Dani Rodrik says “Markets are the essence of a market economy in the same sense that lemons are the essence of lemonade”, in other words you need a bunch of other stuff or else it tastes terrible:
The Friedmanite perspective greatly underestimates the institutional prerequisites of markets. Let the government simply enforce property rights and contracts, and — presto! — markets can work their magic. In fact, the kind of markets that modern economies need are not self-creating, self-regulating, self-stabilizing, or self-legitimizing. Governments must invest in transport and communication networks; counteract asymmetric information, externalities, and unequal bargaining power; moderate financial panics and recessions; and respond to popular demands for safety nets and social insurance.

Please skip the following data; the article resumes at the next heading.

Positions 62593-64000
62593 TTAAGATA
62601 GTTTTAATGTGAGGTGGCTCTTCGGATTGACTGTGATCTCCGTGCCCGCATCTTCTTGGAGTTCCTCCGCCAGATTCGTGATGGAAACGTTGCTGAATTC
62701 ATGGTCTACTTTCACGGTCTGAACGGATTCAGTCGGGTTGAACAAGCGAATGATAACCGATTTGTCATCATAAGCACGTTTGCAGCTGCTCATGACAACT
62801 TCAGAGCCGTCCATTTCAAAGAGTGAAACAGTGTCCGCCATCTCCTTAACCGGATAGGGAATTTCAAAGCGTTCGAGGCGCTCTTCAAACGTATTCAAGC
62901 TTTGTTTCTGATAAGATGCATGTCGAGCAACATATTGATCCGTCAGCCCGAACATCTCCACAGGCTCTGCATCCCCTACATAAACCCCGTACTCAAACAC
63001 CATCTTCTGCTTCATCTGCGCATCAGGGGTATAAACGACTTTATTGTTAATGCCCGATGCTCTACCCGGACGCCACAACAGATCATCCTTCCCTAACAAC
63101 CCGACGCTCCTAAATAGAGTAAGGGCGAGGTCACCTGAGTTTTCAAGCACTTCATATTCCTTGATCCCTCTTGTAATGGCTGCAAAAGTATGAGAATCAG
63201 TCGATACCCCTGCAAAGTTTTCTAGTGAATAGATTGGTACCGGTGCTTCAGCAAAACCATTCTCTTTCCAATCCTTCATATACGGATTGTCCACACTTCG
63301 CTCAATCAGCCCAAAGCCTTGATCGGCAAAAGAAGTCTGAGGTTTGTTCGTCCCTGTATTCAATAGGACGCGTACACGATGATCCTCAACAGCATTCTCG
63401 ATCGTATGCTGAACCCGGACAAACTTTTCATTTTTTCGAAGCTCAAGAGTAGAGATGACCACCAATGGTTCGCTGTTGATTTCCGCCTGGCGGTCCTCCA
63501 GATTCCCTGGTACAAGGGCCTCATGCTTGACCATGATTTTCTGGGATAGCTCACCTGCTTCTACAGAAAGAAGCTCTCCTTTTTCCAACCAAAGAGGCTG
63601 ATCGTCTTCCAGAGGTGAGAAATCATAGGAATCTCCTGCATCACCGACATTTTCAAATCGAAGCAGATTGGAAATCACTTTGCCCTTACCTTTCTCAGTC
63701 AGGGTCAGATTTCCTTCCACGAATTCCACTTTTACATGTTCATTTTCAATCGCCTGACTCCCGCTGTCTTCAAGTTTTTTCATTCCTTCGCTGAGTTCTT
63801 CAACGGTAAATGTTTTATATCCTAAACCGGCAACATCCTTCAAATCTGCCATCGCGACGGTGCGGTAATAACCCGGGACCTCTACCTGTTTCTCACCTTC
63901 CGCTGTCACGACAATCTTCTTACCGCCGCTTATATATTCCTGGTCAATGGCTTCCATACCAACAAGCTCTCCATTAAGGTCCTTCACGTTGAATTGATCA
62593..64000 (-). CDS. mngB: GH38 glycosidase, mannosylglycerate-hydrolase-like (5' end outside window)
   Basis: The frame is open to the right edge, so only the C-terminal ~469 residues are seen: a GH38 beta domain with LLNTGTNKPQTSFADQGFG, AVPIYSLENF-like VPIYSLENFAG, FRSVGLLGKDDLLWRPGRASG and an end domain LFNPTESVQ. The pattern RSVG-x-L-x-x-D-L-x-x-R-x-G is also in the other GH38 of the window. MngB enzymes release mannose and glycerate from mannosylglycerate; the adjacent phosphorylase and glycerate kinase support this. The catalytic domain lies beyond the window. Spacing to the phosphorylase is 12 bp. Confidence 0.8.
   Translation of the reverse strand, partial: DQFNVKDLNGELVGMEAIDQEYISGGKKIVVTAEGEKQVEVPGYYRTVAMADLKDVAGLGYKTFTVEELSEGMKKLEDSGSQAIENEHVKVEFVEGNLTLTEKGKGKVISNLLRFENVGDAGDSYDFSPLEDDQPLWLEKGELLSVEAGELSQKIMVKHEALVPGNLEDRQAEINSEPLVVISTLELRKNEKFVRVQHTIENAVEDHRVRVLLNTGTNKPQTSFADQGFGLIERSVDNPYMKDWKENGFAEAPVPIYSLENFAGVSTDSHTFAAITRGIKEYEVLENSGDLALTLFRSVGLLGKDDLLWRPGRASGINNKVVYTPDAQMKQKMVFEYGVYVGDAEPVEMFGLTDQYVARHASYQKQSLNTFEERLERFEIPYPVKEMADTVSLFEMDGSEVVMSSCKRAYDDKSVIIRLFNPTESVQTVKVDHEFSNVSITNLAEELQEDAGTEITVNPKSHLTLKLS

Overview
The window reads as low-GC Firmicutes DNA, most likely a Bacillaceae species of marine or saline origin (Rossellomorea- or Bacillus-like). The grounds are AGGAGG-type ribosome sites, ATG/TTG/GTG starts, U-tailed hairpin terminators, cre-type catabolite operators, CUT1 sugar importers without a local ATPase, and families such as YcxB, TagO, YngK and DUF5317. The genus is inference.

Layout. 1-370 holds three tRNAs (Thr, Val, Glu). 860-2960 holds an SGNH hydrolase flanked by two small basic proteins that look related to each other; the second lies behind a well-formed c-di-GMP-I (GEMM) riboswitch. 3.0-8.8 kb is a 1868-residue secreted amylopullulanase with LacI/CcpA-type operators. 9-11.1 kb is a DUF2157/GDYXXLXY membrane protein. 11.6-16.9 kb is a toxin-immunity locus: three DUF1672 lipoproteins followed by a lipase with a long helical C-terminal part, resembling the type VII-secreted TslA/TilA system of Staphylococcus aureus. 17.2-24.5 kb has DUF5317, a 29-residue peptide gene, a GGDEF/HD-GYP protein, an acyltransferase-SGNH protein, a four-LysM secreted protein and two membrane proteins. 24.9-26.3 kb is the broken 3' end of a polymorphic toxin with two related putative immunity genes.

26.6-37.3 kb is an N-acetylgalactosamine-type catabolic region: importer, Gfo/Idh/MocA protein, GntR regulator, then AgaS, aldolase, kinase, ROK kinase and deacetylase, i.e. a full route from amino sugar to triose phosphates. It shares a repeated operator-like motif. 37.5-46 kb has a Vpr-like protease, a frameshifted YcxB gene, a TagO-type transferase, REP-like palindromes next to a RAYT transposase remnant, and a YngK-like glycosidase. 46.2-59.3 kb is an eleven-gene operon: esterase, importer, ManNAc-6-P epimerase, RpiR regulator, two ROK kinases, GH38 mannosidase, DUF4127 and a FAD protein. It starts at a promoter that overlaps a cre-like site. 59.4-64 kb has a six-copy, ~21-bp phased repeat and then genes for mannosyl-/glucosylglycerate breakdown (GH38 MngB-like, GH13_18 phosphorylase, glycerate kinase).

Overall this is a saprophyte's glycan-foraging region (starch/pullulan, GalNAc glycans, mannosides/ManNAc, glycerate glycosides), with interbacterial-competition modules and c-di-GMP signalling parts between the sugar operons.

In this regard, I think it’s quite interesting to read historical, anthropological, and sociological accounts of state formation and people living in non-state social orders. It’s common to represent the market as in some sense “given” and the state as a kind of positive presence against the market backdrop. But that’s not how any actual society seems to have developed. Instead, property rights and contract enforcement evolve in parallel with other elements of the modern regulatory and welfare state. Even something as fundamentally free markety as the floating exchange rate of the dollar is much newer than Social Security or the National Labor Relations Board, to say nothing of public schools.